por Sean Ruck
, Contributing Editor | October 18, 2021
From the October 2021 issue of HealthCare Business News magazine
HCB News: In regard to safety, when was MemorialCare’s pledge to join the Patient Safety Movement Foundation made?
We actually started our efforts in 2005 — we made an internal pledge to get to zero incidents at MemorialCare then. Because of that commitment and our work there, I got invited to be on a panel at one of the Patient Safety Movement Foundation’s annual meetings. At the time, Joe Kiani, CEO of Masimo was leading the movement and I got to meet him. I was impressed by the meeting and the conversations and the panelists, so later that year in December 2019, when they were taking in the commitments, our team filled out the lengthy and comprehensive application. We were very happy to get to the five-star level not only in terms of our commitment, but our outcomes. Joe came to our meeting we had with our executives to present us with the award in February right before March and the major start to the pandemic. Of course life changed after that with added focus on safety in regard to the pandemic.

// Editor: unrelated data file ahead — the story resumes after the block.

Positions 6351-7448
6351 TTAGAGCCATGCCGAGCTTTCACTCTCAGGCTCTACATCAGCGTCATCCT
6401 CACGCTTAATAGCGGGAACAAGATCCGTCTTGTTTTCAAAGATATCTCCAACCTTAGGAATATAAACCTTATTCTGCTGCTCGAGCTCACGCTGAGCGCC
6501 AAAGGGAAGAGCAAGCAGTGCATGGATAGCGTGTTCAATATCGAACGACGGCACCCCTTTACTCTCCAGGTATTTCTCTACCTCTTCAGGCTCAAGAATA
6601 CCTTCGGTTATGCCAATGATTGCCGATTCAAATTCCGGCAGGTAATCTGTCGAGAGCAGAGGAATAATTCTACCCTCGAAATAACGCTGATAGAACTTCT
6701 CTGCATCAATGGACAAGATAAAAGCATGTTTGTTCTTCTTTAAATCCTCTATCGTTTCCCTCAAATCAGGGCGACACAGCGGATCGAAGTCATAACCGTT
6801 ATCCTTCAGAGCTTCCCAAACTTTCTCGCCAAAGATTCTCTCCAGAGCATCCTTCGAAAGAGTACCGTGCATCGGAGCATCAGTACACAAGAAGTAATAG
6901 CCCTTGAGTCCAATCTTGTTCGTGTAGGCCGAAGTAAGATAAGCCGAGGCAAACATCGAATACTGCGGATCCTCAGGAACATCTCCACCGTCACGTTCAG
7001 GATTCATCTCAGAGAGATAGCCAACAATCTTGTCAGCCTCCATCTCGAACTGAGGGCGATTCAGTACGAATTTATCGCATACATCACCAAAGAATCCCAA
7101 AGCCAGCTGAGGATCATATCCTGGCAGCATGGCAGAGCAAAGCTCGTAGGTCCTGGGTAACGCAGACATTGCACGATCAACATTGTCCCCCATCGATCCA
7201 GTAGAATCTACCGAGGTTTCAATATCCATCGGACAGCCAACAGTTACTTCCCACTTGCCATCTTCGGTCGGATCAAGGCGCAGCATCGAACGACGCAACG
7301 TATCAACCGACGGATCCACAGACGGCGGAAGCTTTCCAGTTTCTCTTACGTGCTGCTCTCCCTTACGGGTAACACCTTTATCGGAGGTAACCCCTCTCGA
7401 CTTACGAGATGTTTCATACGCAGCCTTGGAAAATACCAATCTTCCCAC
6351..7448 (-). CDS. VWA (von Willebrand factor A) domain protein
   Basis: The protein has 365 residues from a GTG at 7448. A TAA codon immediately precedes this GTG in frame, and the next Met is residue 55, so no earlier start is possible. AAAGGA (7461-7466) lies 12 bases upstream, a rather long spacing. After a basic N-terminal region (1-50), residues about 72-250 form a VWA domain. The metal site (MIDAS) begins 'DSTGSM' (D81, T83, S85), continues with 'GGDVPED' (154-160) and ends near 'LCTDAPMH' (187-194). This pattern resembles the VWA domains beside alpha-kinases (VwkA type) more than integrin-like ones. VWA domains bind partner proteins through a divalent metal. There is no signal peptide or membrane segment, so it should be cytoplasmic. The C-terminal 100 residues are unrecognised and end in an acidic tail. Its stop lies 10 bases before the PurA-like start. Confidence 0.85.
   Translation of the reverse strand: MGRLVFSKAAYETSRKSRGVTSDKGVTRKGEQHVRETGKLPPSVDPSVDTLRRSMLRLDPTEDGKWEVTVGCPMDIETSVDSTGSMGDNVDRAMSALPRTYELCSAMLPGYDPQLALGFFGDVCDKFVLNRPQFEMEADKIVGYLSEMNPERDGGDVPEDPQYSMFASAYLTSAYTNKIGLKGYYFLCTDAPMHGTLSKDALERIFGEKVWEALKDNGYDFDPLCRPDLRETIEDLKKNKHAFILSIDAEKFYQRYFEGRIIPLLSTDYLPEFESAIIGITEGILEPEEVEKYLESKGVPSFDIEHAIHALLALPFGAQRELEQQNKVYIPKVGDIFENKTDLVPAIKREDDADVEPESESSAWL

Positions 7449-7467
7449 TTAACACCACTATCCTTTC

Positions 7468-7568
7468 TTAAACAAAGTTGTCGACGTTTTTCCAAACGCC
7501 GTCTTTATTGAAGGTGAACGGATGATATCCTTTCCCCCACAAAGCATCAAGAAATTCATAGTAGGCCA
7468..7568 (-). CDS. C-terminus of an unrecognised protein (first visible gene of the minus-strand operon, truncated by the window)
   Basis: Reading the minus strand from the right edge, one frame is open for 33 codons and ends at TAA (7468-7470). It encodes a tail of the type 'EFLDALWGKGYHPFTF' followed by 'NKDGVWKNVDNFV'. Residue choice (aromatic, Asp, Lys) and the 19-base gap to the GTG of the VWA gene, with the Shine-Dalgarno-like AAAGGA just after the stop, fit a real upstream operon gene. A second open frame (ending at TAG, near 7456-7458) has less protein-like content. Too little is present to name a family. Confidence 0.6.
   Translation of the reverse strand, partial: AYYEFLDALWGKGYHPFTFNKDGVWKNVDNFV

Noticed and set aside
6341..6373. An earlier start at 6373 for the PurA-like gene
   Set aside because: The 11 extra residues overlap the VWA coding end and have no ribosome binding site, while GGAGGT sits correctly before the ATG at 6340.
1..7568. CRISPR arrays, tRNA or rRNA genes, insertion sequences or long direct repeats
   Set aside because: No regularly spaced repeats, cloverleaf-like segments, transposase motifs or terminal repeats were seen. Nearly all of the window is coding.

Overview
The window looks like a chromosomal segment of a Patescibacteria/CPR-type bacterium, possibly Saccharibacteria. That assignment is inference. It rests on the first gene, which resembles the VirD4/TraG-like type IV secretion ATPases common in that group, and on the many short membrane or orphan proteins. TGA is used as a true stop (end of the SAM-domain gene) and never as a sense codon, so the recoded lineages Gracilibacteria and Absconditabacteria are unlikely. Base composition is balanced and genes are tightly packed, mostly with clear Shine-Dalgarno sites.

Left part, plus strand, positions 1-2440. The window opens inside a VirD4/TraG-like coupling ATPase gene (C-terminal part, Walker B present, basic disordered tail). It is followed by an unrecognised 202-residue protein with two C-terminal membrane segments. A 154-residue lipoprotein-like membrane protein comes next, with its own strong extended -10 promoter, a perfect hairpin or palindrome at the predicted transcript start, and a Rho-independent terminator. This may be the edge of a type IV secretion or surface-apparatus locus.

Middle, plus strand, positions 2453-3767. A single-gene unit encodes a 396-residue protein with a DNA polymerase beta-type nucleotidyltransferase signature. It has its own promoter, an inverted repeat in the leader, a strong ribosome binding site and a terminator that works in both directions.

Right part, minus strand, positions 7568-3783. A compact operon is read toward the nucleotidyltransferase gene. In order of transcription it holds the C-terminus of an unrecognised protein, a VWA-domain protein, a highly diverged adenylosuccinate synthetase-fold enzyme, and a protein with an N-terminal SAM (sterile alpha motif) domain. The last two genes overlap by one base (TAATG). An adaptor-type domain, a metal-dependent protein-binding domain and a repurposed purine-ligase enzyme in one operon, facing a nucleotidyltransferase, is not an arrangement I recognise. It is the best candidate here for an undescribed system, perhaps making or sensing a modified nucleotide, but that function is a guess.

HCB News: It sounds like with the work you did previously, you were really well-positioned to meet the requirements of that pledge?
We were. When I first started, really working with another organization I also like — called the Institute for Healthcare Improvement or IHI – it was about reducing preventable harm, reducing preventable mortality and improving the patient experience. Those three focus areas have really driven our internal goals for quality of care for our hospitals and ambulatory settings. Again, we’ve had 16 years’ experience really doing that and that is partly how we’ve gotten to our 85% reduction in harm. But it’s a series of goals that dovetail very nicely with the Patient Safety Movement Foundation’s. They’re things like reducing patient infections, reducing pressure injuries, reducing falls with injuries, reducing maternal complications … we’ve had those goals for a while. What I’ve found with the Patient Safety Movement Foundation’s approach to that is really the rich research they have done into the area and the production of tool kits so me, as a provider and a lifelong learner, would be able look at the toolkits and say, “we’ve done that, we’ve done that. Oh, here’s another good idea!” It’s allowing us to mine for those other best practices and then bring them back to our teams. We have a series of teams. We have what we call “best practice teams” with clinicians, physicians, pharmacists, nurses, dieticians, socials workers — the folks that work at the bedside or the visit side that come together to create what will work at MemorialCare. We’re always looking at externally facing toolkits to see what else we can learn to augment the work we’ve already been doing to sustain our improvements as well as to make further improvements.
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